We talked about the common applications of customer analytics for retailers and restaurants once Buxton gets their data, but what do you think is the most valuable thing analytics can tell a company?
Like I said before, there are a lot of different things data can do, but from our perspective I would say the most valuable thing is that it provides insights into whatís going on in your company. We can evaluate which locations are doing well and should be doing well based on the data and the model we have built, and then we can look at those locations that arenít doing so well. We can say which of those poor performers have the potential to be a whole lot better than they are. This tells a company where to focus. It all goes back to that ďwho, where, valueĒ of your customers so we can then evaluate your portfolio. Then you can know where to focus the time and energy of executive management, the costliest labor, to get the most out of a location.
Data analytics sounds like a valuable investment for any smart company, however we want to know if itís really worth it. If a company isnít using data what are they missing out on?
They donít know what is going on. I mean they are running blind. Before analytics was a term, the common phrase was ďI did by gut feelĒ and the clichť was that if it looked like a duck and walked like a duck then it must be a duck. Well, there have been a lot of mistakes made by people trying to make something look and walk like a duck when it isnít a duck.
Analytics allows you to know what is really making your business work, so you donít have to run on gut feeling. In todayís day and age, where things move so quickly, if you arenít using analytics to understand what is going on then you will miss out. I always use the example of Blockbuster Video. They were a multi-billion dollar company, a global phenomenon, and in a matter of a few years they ceased to exist. They werenít using data to understand who their customer was, and where their customer was, and now they donít exist.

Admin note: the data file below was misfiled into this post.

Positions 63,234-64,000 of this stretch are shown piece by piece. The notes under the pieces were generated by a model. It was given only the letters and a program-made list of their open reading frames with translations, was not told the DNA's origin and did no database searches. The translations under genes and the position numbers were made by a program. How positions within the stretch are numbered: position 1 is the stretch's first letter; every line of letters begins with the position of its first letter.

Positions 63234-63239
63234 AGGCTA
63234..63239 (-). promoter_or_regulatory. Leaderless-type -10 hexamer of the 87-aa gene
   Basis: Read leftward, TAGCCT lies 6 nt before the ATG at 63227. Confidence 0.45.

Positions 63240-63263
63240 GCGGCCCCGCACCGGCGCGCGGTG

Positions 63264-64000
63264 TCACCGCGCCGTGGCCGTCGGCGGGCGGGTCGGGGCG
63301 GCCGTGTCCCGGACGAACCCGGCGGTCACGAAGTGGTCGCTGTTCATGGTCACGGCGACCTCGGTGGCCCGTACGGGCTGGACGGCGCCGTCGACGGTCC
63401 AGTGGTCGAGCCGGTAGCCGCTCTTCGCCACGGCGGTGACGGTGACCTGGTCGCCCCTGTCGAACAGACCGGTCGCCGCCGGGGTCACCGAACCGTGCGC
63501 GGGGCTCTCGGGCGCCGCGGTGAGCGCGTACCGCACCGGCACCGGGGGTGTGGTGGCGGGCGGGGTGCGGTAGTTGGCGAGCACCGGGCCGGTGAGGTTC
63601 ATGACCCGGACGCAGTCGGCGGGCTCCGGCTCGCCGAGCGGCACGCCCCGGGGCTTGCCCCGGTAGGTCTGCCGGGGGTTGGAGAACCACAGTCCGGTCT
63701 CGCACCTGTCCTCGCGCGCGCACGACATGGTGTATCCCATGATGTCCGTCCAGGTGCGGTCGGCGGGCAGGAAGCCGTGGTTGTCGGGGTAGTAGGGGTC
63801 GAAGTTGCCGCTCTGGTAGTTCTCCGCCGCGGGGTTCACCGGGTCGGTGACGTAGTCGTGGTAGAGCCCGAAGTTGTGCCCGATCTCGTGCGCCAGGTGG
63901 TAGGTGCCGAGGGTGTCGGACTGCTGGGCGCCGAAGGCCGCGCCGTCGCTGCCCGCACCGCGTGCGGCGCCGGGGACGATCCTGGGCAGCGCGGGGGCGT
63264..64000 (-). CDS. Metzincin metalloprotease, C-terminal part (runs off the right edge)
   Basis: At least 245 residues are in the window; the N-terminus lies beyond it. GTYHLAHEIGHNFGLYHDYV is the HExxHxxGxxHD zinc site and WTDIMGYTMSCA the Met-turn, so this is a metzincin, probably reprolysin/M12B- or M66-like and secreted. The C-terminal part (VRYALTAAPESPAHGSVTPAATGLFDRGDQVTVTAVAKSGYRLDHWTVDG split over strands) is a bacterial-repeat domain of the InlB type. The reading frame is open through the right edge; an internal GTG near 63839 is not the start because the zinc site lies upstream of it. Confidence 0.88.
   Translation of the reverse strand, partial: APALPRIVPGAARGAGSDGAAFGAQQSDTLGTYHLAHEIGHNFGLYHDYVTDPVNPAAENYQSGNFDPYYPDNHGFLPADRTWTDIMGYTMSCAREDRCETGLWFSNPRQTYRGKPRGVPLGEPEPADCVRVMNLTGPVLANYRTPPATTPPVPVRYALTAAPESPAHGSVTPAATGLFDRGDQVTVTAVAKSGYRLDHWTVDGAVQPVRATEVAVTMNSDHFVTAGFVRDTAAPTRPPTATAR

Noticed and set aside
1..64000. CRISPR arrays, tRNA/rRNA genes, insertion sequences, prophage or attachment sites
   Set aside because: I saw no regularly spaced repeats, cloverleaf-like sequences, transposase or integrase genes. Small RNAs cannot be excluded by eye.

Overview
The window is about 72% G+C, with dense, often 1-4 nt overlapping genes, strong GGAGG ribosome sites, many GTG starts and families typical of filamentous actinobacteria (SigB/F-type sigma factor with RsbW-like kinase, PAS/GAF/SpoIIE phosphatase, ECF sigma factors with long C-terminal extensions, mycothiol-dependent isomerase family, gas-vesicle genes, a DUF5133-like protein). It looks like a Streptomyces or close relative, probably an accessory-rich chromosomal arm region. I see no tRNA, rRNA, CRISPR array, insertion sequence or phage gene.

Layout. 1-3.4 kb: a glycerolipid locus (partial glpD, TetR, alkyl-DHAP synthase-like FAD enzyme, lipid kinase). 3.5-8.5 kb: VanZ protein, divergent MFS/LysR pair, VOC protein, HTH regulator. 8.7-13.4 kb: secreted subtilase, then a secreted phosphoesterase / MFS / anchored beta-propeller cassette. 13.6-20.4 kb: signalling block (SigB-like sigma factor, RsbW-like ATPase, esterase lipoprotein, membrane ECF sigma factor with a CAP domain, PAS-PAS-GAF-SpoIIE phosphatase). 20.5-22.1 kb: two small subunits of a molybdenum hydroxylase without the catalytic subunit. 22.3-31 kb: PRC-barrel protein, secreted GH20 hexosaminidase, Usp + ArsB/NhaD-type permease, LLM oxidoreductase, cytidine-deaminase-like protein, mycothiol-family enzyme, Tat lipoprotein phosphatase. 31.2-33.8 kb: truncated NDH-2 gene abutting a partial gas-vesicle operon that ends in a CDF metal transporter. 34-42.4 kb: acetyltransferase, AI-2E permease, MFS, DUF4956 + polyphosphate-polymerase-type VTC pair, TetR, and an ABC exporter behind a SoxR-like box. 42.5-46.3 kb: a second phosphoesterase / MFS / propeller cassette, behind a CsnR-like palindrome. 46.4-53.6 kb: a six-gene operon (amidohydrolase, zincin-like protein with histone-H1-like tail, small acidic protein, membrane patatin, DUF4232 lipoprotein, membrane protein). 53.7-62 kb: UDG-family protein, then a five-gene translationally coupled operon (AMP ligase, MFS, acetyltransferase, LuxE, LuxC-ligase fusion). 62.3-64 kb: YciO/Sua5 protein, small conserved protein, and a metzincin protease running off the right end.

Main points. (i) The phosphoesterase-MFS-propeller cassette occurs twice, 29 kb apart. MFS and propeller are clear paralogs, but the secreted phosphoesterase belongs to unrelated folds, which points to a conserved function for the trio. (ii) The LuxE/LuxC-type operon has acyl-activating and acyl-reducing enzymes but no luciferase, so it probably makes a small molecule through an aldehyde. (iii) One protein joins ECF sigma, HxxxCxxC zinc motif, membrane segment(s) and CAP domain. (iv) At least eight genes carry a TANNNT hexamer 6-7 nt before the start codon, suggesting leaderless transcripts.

Companies not using data are missing out on who their customer is, where their customers are going, how the company needs to adapt, what competitors are doing, and really on being smart about their businesses.
And there you have it. Analytics is a valuable investment for any company, and you donít even need your own data to take advantage of it!
If you have an opinion on the retailing or retail real estate industries, take this opportunity to share your thoughts. Articles should run between 400 and 800 words. Topics can, be general in nature, consumer observation or specific to retail concepts or practices.
Articles will be posted for at least one week and will then be placed in the Editorial Archives. All articles submitted will be read and considered but we cannot guarantee publication. Each published article will carry the submitters byline (if desired) and is a free service to our community.
Article ideas and suggestions are also always welcomed. Contact PVS@PlainVanillaShell.com
| Terms & Conditions
| About Us